A third detrimental thing parents shouldn’t say to their adult children is, “Why aren’t you married yet?” Another harmful question is, “So when are you going to have my grandchildren?” These can be hurtful remarks for many reasons. It could be your child isn’t ready for marriage, doesn’t want to get married, wants to get married but hasn’t found anyone yet, or recently went through a bad breakup. If your child is married but hasn’t had children, consider the financial, mental, emotional, and even biological roadblocks that might hinder or slow down this process. Since a myriad of things could cause why your adult child isn’t married or starting a family, these aren’t things that need to be commented on. Instead of making comments such as these, ask your child about their weekend, an upcoming vacation, or a book they’ve been reading.

The very question of “Why aren’t you married yet?” is insensitive and hurtful. If your parents have asked you that question and you felt deeply hurt, know that you’re not alone. You might have felt hurt for one of the reasons I listed above or maybe you felt hurt because of another reason. Know that your reason is valid and that your parents shouldn’t have asked you this question. Whether you want to get married or not, this can be a hurtful question that can leave you wondering if your parents even care about your feelings. 

4. “You Look Terrible! Maybe You Should Lose Some Weight”

A fourth detrimental thing parents shouldn’t say to their adult children is, “You look terrible! You should lose weight/gain weight/get out more/etc.!” This is probably one of the worst things you can say to your adult children because it implies that their physical appearance weighs heavier than other aspects of their life. Whether your child lost or gained weight, don’t make imperative statements regarding how they look. 

Instead, consider asking questions about how your child is feeling and doing regarding work, relationships, and church. Often, how we treat our bodies reflects how our souls feel. As a parent, you should understand your child and give them the same respect you would give anyone else, placing their spiritual, mental, and emotional well-being above their physical appearance. Would you want someone commenting if you had weight gain? Lost too much weight? Or looked like you hadn’t slept in weeks? Most of us would say no. As the old saying goes, “think before you speak,” especially regarding your adult children.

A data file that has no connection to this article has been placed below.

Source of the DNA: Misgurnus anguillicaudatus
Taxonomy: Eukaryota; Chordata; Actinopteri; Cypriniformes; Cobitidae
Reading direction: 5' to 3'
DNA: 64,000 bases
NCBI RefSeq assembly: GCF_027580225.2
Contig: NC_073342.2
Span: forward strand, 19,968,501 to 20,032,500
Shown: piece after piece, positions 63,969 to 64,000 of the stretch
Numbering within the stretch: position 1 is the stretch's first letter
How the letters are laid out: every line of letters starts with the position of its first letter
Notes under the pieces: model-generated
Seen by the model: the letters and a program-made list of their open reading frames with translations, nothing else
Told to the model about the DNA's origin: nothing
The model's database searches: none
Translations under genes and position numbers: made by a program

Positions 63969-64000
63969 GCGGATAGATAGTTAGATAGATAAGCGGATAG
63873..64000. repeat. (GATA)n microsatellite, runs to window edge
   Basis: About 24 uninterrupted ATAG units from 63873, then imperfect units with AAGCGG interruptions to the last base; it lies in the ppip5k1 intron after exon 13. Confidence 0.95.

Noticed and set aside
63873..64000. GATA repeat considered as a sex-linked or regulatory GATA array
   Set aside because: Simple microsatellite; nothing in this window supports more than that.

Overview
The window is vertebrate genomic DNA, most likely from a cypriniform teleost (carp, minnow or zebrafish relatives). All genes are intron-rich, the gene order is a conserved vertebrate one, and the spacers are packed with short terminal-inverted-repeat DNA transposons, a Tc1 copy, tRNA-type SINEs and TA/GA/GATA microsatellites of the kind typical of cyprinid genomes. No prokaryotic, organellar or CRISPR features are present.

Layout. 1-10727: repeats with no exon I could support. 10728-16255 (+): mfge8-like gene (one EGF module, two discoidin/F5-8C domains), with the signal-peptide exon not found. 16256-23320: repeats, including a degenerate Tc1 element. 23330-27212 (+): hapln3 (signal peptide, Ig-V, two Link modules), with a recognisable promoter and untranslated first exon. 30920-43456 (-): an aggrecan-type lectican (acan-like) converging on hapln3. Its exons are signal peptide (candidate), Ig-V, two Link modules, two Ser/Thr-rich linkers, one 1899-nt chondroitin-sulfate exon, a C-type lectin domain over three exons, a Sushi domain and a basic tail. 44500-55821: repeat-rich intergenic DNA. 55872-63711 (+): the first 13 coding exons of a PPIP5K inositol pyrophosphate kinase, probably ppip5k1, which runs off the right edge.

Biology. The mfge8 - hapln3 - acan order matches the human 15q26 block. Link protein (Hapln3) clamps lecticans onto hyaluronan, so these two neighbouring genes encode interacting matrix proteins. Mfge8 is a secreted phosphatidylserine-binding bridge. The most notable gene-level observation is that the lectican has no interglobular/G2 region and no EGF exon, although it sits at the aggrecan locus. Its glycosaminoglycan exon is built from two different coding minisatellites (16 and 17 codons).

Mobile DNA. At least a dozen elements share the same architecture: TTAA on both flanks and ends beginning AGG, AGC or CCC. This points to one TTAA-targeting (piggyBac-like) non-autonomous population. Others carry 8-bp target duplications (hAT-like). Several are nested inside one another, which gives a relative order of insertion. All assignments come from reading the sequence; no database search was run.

5. “I Regret You”

A fifth detrimental thing parents shouldn’t say to their adult children is, “I regret you.” This is extremely hurtful on many irreecoverable levels. Often, this statement might be exchanged in the heat of an argument when people are saying things they truly don’t mean. If you are a parent to adult children, remember to always watch your words, even when you are angry—even when you have a right to be angry. Even a careless word spoken in anger can do horrible damage to your child. Watch your words when you are angry, and if you are upset, give yourself some time to simmer down before starting a conversation on the same topic.

Children, adults or youth, don’t want to hear that their parents regret them. That’s almost the same as saying, “I hate you.” It is best to watch our words and refrain from saying anything that can be hurtful. If your parents have told you they regret you, rest in knowing that your Heavenly Father loves you, and He never regrets you. He wants to have a relationship with you and surround you with His love. If you are a parent who has told your child you regret them, understand that they might not be open to restarting a relationship with you. It might be that they permanently separate themselves from you. You can try to open the conversation up again. However, you must know that your child may not want to speak to you anymore because of the hurt and pain. 

Respect their healing process. Love them through prayer; understand them from a healthy distance. Through God’s grace, ask for a chance at restoration. Our God is truly a God of second chances. 

Photo Credit: ©Getty Images/evgenyatamanenko

Vivian Bricker loves Jesus, studying the Word of God, and helping others in their walk with Christ. She has earned a Bachelor of Arts and Master’s degree in Christian Ministry with a deep academic emphasis in theology. Her favorite things to do are spending time with her family and friends, reading, and spending time outside. When she is not writing, she is embarking on other adventures.